It was hard to drive away from the Grand Canyon, but we needed to get back on the road. We got back on the 40 and headed east. I made the family stop in Albuquerque, NM because I just couldn’t drive through NM without getting some sopapillas. I had lived in Santa Fe for a summer and was addicted to them. They are impossible to find outside of New Mexico. It was late, so we needed to find something quick. A Google Maps search helped us find a place. It also put us on route 66 again. We had managed to get back on the mother road.
My sopapilla fix destination, Mac’s La Sierra, turnout out to be a small corner diner with a delightful vintage neon sign and a fiberglass cow, doesn’t get much better than that. It turns out Mac’s has been around since 1952 and is famous for it’s “Steak in the Rough” dish that consists of strips of beef that are breaded and fried. I didn’t order the specialty of the house; I ordered half dozen of sopapillas to go. Back at the car, we enjoyed those warm pockets drizzled with the honey they supplied in little packets. On our way out we got a good look at the neon route 66 sign before getting back on the highway. We drove until the Texan panhandle when it was far too late to go any further. We stayed overnight there then drove through Oklahoma to Missouri.
We got to St. Louis after nightfall and decided on a hotel on the north side of town. The next morning we headed to the Gateway to the West. After a bit of confusion that resulted in an unexpected round trip journey across the nearby bridge, we found the parking garage. The whole property and related buildings are known as the Jefferson National Expansion Monument. A walk through the park led us to the concrete base with the Mighty Mississippi to our left. A quick trip through a metal detector and we were inside looking for the counter to get our tickets.
We got our tickets for the trip up, and while we waited for our time slot we checked out the museum. The Museum of Westward Expansion was an informative journey through the history, starting at the Louisiana Purchase in 1803 to the end of expansion in 1890. The displays were amazing; they even had a covered wagon and full-sized tipi. I thought we would only be checking out the view but there is a surprising amount of history to be learned here too. There are also two theaters, the Tucker Theater on the north side of the base and the Odyssey Theater on the south side.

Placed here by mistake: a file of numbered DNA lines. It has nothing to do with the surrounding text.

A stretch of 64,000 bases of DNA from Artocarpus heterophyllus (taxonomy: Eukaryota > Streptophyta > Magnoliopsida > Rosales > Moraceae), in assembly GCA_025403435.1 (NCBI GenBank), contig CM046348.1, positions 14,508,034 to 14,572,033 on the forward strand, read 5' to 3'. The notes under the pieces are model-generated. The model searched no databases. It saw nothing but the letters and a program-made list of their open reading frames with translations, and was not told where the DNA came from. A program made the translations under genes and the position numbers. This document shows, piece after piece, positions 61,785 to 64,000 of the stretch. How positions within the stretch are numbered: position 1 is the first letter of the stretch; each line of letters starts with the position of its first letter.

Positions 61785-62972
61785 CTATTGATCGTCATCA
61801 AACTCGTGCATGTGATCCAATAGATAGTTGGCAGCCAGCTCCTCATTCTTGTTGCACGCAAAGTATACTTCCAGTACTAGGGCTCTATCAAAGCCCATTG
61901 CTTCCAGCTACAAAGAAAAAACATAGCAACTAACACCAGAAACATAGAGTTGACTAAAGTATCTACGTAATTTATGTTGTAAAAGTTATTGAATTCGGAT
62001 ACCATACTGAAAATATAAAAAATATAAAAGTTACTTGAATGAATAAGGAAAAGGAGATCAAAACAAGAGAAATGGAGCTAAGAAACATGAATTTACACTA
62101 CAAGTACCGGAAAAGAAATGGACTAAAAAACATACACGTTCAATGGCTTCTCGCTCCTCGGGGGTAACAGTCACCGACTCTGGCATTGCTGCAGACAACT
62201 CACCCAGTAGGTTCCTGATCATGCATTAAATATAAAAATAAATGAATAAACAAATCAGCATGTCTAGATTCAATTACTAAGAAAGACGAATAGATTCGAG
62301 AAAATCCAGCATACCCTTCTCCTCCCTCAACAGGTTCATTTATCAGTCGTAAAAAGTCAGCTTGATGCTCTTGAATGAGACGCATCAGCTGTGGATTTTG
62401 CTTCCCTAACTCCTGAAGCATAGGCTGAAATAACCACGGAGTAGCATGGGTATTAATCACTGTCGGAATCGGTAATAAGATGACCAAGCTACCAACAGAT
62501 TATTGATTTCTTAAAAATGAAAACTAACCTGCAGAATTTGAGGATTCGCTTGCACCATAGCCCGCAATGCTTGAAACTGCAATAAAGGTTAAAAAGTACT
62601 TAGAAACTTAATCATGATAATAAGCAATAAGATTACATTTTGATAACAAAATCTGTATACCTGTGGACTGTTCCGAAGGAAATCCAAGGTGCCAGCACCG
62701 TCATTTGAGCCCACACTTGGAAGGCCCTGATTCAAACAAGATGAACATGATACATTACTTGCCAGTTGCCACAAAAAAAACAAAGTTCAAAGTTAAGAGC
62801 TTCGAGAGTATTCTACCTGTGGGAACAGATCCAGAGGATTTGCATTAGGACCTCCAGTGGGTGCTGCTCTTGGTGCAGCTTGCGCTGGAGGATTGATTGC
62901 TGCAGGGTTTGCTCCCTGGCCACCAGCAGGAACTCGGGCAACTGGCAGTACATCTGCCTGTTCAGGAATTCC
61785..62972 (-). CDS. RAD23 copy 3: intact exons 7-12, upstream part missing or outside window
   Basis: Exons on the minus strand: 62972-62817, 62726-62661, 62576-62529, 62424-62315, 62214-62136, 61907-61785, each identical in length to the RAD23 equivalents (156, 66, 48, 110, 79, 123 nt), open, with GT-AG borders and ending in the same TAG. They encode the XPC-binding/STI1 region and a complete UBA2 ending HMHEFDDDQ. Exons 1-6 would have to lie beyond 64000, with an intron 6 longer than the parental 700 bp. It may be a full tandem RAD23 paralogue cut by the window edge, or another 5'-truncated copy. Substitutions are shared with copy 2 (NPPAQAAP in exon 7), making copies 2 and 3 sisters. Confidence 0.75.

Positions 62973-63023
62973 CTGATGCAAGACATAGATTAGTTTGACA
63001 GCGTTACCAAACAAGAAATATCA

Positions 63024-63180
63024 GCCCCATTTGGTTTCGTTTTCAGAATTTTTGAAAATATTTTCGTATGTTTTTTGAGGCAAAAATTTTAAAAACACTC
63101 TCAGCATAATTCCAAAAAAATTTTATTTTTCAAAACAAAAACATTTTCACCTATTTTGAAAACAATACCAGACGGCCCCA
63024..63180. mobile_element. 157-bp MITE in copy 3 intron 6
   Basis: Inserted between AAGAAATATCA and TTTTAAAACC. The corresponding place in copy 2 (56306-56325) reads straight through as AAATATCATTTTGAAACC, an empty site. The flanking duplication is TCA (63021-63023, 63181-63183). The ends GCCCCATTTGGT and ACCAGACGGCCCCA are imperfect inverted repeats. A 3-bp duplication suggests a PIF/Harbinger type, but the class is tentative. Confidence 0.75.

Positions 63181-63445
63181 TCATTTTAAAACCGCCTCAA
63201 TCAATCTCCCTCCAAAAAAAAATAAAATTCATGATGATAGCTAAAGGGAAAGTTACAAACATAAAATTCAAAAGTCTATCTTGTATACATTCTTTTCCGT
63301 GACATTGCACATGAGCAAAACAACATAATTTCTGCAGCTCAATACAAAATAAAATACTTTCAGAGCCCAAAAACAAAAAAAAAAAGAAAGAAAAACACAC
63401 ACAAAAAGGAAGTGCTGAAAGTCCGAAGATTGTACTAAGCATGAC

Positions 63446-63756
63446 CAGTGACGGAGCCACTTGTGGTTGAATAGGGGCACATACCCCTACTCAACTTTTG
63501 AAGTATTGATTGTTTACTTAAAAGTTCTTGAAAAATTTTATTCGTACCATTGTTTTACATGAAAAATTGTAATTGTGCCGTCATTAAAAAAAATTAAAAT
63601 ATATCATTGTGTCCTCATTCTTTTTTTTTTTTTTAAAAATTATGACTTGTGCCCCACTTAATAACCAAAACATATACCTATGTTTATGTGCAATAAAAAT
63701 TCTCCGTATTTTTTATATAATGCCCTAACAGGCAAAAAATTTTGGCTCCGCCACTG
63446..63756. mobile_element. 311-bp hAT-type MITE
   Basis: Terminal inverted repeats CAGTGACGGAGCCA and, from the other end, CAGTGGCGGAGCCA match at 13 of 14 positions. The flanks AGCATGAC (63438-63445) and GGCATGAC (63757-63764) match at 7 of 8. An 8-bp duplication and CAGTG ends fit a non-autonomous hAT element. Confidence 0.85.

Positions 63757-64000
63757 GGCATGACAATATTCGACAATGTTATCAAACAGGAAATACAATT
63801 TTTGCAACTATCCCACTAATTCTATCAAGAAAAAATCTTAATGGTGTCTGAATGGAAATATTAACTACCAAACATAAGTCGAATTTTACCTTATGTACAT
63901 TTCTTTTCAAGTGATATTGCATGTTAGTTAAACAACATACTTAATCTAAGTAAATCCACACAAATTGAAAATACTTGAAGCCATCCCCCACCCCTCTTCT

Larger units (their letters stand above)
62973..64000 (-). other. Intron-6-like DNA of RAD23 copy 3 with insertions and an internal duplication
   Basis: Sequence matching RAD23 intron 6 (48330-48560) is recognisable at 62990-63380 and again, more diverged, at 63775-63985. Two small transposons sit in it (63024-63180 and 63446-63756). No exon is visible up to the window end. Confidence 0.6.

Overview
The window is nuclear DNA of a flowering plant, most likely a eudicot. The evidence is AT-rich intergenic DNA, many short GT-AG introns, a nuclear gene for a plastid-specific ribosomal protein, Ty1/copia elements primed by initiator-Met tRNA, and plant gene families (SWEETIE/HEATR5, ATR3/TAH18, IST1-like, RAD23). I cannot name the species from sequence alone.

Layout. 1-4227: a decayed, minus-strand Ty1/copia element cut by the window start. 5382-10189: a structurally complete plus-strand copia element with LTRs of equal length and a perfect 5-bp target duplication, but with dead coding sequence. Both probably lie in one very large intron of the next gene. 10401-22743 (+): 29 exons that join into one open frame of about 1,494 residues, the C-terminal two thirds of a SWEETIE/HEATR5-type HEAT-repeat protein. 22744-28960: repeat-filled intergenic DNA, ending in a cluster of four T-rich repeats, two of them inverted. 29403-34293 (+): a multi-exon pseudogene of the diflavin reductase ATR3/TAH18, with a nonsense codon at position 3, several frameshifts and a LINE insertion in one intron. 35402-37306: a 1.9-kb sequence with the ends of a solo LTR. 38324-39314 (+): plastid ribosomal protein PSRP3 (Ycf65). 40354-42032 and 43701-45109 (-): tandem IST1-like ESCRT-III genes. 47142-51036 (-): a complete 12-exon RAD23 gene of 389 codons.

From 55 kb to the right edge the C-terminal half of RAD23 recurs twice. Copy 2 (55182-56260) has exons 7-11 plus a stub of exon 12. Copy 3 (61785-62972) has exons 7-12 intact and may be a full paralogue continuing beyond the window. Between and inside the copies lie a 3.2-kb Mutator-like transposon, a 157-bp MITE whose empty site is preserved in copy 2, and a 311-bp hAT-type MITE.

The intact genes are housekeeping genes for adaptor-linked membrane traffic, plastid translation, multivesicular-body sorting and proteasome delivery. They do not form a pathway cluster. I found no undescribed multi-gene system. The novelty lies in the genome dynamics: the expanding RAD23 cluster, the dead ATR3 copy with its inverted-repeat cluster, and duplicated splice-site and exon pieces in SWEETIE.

The walk to the tram took us through the history of the arch’s creation. From the early planning and announcement of the architectural contest to pick a design for the monument, all the way through Eero Saarinen’s winning design and construction. The Tram itself was much smaller than I expected. It looked like it the EVA pod from 2001 to me. I would later find there was a reason for this as the film took inspiration from Saarinen’s work. Each of the eight pods has five seats. Once the door shut, we were able to watch our ascent within the arch’s leg. The tram moves in a curve as it goes up and it rocks like being on a Ferris wheel. We got a great view of the emergency steps, but that was about it. We arrived at the top fairly quickly.
Once inside the observatory deck, it reminded me of the Statue of Liberty’s tiny high set windows. Windows are on both sides so you could see out over the Mississippi River into Illinois on one side and the Old Courthouse along with downtown St. Louis on the other. The views are spectacular. It’s also worth mentioning is that the deck is curved since you are at the top of the arch, 630 feet at its apex. After taking our photos and enjoying the view, we headed down the tram on the other leg.
We decided to make a pit stop before returning to the car since we would be driving to Chicago after this. On the way to the restroom, I noticed a display of the pod with a sign showing an illustrated example of the tram in use and an explanation of its history.
We made our way back to the parking structure and headed back on the road. We wanted to get to the new house by dinner, and we had miles of southern Illinois farmland to drive through. Not much happened on the last leg of our drive other than trying to figure out how to say Kankakee (turns out it’s KANkakee and not KanKAkee), looking at barns and silos, and corn… lots of corn.
I did some research while writing this post to make sure I was using the correct name of the arch’s museum. I found out that the museum is going away, along with the Odyssey Theater. They’re building a new entrance so you can enter on the west side of the base and the Theater will become a brand new store. There will be another museum space elsewhere since the new entrance will be where the museum once stood. Seems the kids and I got to see a piece of history that will no longer exist. Considering the arch was opened in 1963 it makes sense to change with the times. We plan to return to check out the new entrance. A great excuse to go back and spend more time in St. Louis.
Here is CT’s take on his visit to the Gateway Arch:
The St. Louis Arch is a really really really tall arch in Missouri that you can go in. When you go inside it, there is some history about it and a video about when the
last piece was going in, which was a big deal because it took forever to build. Then there is an elevator that takes a long time to get to the top. At the top of the arch it wobbles and rocks side to side, and it’s really high. There are windows so if you are afraid of heights do NOT go up there.
(DJ: It only takes 4 minutes to get to the top. Also, the arch does not sway. It is designed to withstand an earthquake and high winds but takes a 50 mph wind to move it an inch and a half.